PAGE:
Working up the rocky trail, I looked to my left across the broad valley to San Gorgonio Mountain. There was still a narrow strip of snow near its summit, bright white in the morning sun.
I was about 5.5 miles into the Kodiak 50K and nearing the top of 9952′ Sugarloaf Mountain. There wasn’t any snow here, but the morning had been cool — at least by Southern California summer standards.
This was my sixth time running Kodiak. The first four times were at the 50M distance, and this year and last, I’d opted for the 50K. There have been a lot of changes in the Kodiak Ultra Marathons since the first 100M & 50M were run in 2013.
Initially held in late September, the event moved to an August date in 2017. 50K options were added in 2015. For the first three years the Kodiak courses were run in the counterclockwise direction. In 2016 the direction switched to clockwise and then alternated direction each year through 2018. This year the direction was the same as in 2018 — clockwise.
The general idea has remained the same. The 100 milers run a loop around Big Bear Lake. On the way, they ascend Sugarloaf Mountain, and also descend thousands of feet into the dank depths of Bear Canyon. The 50 milers run from the north side of the lake to the Finish, climbing either the Siberia Creek Trail if the course direction is counterclockwise, or Sugarloaf Mountain if the course is run clockwise. The options for 50Kers have varied from year to year.
This year the 100M start time was moved to 6:00 p.m. This put 100M runners beginning the descent into Bear Canyon between about 8:00 p.m. and 10:30 p.m. — a much cooler time of day. The trade-off was that they would be doing the 3000′ climb up Sugarloaf Mountain with about 67 miles on their legs, and many of the runners would run into a second night.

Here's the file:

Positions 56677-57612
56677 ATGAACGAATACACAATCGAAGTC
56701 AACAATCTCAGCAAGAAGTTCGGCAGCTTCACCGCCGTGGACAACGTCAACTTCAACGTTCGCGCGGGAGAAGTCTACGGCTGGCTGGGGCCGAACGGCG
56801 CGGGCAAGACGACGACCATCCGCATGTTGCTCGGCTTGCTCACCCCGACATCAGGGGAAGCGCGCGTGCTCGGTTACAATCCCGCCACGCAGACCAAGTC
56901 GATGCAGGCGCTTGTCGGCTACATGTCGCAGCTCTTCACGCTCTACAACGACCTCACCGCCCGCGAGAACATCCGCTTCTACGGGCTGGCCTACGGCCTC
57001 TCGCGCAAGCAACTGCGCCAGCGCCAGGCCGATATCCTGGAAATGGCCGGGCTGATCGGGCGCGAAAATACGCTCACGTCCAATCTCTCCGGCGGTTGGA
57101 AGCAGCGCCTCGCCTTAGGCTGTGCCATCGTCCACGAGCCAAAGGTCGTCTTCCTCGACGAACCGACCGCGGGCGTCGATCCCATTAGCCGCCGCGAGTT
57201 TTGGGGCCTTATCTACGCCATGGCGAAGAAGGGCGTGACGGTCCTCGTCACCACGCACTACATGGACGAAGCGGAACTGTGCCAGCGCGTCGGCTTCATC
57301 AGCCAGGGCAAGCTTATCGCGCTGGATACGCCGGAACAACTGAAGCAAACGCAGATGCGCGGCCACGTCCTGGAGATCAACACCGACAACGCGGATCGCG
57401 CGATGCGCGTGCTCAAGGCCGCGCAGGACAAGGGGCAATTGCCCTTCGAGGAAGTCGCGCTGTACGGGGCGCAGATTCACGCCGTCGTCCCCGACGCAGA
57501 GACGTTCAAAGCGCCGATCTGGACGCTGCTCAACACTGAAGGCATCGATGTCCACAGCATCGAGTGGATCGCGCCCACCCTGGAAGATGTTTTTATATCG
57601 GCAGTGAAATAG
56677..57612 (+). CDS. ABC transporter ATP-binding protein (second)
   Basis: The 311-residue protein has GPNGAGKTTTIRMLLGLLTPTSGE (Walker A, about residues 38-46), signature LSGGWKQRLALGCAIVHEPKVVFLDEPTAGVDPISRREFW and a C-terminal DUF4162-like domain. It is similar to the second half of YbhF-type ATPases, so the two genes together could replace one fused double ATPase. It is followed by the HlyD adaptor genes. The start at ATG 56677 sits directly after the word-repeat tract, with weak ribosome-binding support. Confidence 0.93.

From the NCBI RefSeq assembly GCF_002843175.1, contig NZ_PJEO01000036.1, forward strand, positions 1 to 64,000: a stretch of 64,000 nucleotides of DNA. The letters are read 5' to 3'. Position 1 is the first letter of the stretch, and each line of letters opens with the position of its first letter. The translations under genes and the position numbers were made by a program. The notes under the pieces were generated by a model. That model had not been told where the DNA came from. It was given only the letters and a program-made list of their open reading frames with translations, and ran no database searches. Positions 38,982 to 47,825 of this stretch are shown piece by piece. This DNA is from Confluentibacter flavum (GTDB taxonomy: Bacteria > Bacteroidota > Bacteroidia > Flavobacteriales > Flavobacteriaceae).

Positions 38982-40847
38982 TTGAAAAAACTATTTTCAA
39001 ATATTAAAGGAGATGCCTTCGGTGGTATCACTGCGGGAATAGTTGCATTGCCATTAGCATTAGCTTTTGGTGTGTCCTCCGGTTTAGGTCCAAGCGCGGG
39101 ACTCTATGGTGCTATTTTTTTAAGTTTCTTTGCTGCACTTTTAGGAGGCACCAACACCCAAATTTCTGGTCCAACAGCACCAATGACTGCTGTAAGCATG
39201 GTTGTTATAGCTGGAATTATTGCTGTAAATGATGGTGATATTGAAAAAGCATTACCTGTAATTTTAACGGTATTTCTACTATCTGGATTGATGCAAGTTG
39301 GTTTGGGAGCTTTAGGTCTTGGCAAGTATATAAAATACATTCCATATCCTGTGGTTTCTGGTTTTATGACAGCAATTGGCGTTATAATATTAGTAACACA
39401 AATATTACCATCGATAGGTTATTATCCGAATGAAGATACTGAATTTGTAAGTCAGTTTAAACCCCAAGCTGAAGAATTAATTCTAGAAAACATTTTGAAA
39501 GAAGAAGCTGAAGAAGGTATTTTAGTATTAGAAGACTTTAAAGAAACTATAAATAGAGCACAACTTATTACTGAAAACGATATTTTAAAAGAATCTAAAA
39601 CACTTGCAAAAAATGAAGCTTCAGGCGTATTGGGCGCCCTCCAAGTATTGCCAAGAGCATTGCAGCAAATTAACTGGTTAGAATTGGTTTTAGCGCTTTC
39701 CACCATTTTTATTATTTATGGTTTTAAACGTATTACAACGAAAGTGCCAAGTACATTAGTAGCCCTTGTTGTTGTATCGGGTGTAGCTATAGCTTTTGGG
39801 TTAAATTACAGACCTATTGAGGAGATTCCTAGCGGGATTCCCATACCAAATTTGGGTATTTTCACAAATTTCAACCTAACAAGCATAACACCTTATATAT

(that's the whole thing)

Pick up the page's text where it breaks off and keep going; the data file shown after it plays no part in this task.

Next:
There were two notable changes in the Kodiak 50K this year. One adjustment is that it started two hours earlier — at 6:00 a.m. The other is that it was a couple of rocky miles longer than last year. The mileage was added on the descent of Sugarloaf — with runners looping down Wildhorse Meadow Road instead of retracing their route on the Sugarloaf Trail. My watch recorded a distance of about 34.5 miles and corrected elevation gain of about 6800′.
Because of the change in the 100M and 50K start time, we were ahead of many of the 100M and 50M runners, but we did get to see the 100M leaders flying down Sugarloaf.
The weather was cool in the morning and warm in the afternoon. At Big Bear Airport the overnight low Friday night was 37°F and the high on Saturday was 77°F. With the clear skies, it was hot on exposed, south-facing trails. The Converse RAWS (5618′) recorded a high (inside a ventilated instrument housing) of 84°F; however the “fuel temperature” of a pine dowel in direct sun hit 106°F. In my experience, the fuel temperature is a better indicator of the temperature runners might encounter on sun-baked sections of trail.
My run went well. There was no repeat of the leg cramps I experienced near the end of this year’s ANFTR/Mt. Disappointment 50K. This 50K was longer, had more elevation gain, was at higher elevation, and was generally more technical, but my legs behaved the entire time. That’s the riddle of Exercise-Associated Muscle Cramps (EAMC). Sometimes you get leg cramps and sometimes you don’t. In this race I made sure that I stayed well-hydrated and fueled. I also used poles on the steeper climbs.
This was one of those races that I could just run and enjoy. It was great to talk with Diana, Gloria and Greg along the way. The runners you meet during races are often very accomplished and usually have some unique stories to share!
Many thanks to Kodiak Race Director Susie Schmelzer, Course Director Harald Zundel, and Communications Director John Emig and to Team Kodiak, all the volunteers, sponsors, Bear Valley SAR, HAM operators, medical personnel, City of Big Bear Lake, US Forest Service, Big Bear Trails Foundation, RIM Nordic and Open Air Big Bear, and everyone that helped put on the event.by